The food industry needs to stop hiding nutrition information

Nearly four in ten American adults are obese. That’s an all-time high.

The Food and Drug Administration proposed two rules to help combat this epidemic. The first would require chain restaurants to include calorie counts on their menus. The second would update the Nutrition Facts Label— the black-and-white nutritional content box.

Some food manufacturers and restaurant groups are working to defeat these rules. Deploying their lobbyists, these firms have pressured regulators to delay implementation of the regulations.

Americans can’t afford these delays. The obesity epidemic is taking a toll on our waistlines— and our wallets. Obesity puts people at risk for many diseases, including diabetes, cancer, stroke, and heart disease. Those four illnesses kill nearly 1.6 million Americans every year, and cost almost $700 billion.

Many believe the solution is to eat healthier. And yes, choosing less-processed foods and ones prepared at home is one step. But that isn’t as simple as it sounds.

People can’t make healthier choices if they don’t know the content of their food. In one survey of 3,400 fast food customers, on average, respondents underestimated the number of calories in their meals by about 200. More than one in four underestimated by more than 500 calories. That’s 25 percent of an average person’s daily recommended calories.

Even when foods have a nutrition facts label, Americans have trouble interpreting the information. Half of Americans can’t make out a food’s sugar content. Many struggle to calculate nutrition information when a package is divided into servings.

When consumers are provided with nutrition information, they make healthier choices. Restaurant-goers who were given the calorie content of their meals plus information about recommended daily intakes consumed 250 fewer calories than those given no information, according to a Yale study.

Transparency doesn’t just empower consumers to make healthier decisions. It prompts the food industry to eliminate unhealthy ingredients. In 2006, the FDA required manufacturers to label foods that contained trans fats. In response, food companies cut the levels of trans fats in their products by 80 percent.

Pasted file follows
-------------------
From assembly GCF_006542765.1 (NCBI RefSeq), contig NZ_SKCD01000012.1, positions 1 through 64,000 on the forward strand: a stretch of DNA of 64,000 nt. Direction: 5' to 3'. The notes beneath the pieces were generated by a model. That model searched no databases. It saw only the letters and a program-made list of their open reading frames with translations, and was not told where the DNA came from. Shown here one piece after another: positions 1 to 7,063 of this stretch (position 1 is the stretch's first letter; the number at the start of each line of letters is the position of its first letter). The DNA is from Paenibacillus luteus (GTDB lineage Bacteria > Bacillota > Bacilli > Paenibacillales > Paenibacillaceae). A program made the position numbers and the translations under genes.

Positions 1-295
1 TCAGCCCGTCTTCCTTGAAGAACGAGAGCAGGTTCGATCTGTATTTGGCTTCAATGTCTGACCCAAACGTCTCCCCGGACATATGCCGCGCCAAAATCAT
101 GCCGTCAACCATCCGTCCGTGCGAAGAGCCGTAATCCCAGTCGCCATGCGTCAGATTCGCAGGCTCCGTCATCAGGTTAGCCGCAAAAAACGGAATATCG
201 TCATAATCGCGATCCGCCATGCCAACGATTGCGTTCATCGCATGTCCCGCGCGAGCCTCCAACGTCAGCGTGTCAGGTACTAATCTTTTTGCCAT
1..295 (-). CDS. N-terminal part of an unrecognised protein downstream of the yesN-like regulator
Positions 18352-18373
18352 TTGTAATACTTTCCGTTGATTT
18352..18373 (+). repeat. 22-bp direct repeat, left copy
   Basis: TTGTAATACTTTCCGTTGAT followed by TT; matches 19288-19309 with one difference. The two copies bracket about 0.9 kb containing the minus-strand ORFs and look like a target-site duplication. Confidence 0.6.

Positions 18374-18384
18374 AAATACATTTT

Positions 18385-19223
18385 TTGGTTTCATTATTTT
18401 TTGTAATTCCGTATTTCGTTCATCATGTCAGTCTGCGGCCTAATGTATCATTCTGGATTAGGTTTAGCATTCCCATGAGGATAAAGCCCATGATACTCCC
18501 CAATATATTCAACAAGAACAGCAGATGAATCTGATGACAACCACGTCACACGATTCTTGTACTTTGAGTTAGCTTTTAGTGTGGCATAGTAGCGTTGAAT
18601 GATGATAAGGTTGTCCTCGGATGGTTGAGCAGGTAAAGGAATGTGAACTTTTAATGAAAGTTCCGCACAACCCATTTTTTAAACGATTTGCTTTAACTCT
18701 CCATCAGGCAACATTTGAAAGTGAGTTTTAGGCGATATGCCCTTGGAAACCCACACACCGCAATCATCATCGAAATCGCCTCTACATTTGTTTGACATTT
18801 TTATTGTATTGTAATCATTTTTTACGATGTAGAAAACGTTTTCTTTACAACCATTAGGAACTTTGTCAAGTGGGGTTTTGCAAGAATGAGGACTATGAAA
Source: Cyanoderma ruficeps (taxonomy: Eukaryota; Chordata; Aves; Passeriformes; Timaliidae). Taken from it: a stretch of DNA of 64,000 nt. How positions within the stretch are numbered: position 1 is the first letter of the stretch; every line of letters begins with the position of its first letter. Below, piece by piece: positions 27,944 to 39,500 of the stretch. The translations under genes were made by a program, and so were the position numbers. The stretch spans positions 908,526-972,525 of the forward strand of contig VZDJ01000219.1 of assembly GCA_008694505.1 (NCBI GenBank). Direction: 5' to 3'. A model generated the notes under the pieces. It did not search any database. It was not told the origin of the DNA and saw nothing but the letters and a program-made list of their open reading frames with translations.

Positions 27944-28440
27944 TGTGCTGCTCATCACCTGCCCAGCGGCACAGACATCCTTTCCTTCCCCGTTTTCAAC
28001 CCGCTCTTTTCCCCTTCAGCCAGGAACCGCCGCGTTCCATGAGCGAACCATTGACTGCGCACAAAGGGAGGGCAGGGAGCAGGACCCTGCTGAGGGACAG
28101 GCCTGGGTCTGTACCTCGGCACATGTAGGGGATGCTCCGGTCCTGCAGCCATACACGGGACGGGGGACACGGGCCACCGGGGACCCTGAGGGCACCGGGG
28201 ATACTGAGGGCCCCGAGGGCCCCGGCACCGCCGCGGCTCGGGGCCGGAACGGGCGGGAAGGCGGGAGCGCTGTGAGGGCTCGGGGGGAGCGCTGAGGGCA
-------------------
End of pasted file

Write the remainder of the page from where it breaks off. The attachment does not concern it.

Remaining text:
The food industry has been fighting to block calorie counts on menus for years. The FDA first proposed the menu rule in 2010. The agency originally set the compliance date for the end of 2015. The National Grocers Association, the Food Marketing Institute, and the American Pizza Community claimed the rule would be too costly. They pressured the FDA to delay it three times.

In November, the FDA issued new guidelines for the rule, so it appears it will take effect in May 2018. But the agency is accepting comments about these guidelines, which may allow the food industry to push for watered-down regulations or another delay. That would be a mistake. Since officials started crafting the rule, the obesity rate has shot up 12 percent.

The FDA’s second proposed rule would require manufacturers to print nutrition labels with realistic serving sizes and easy-to-read calorie counts. Previously, serving sizes didn’t reflect how much the average American actually eats. The FDA also added a line for “added sugar.” It’s recommended that people shouldn’t consume more than 50 grams of added sugar a day, but many popular products exceed that.

Regulators wanted the rule to take effect in 2018. But big trade associations have pressured the FDA to delay implementation. The obesity epidemic will worsen if regulators cave to the food industry. It’s time for restaurants and manufacturers to tell Americans what’s in their food.

Mindy Haar, Ph.D., a registered dietitian, is assistant dean, Undergraduate Affairs, for New York Institute of Technology School of Health Professions.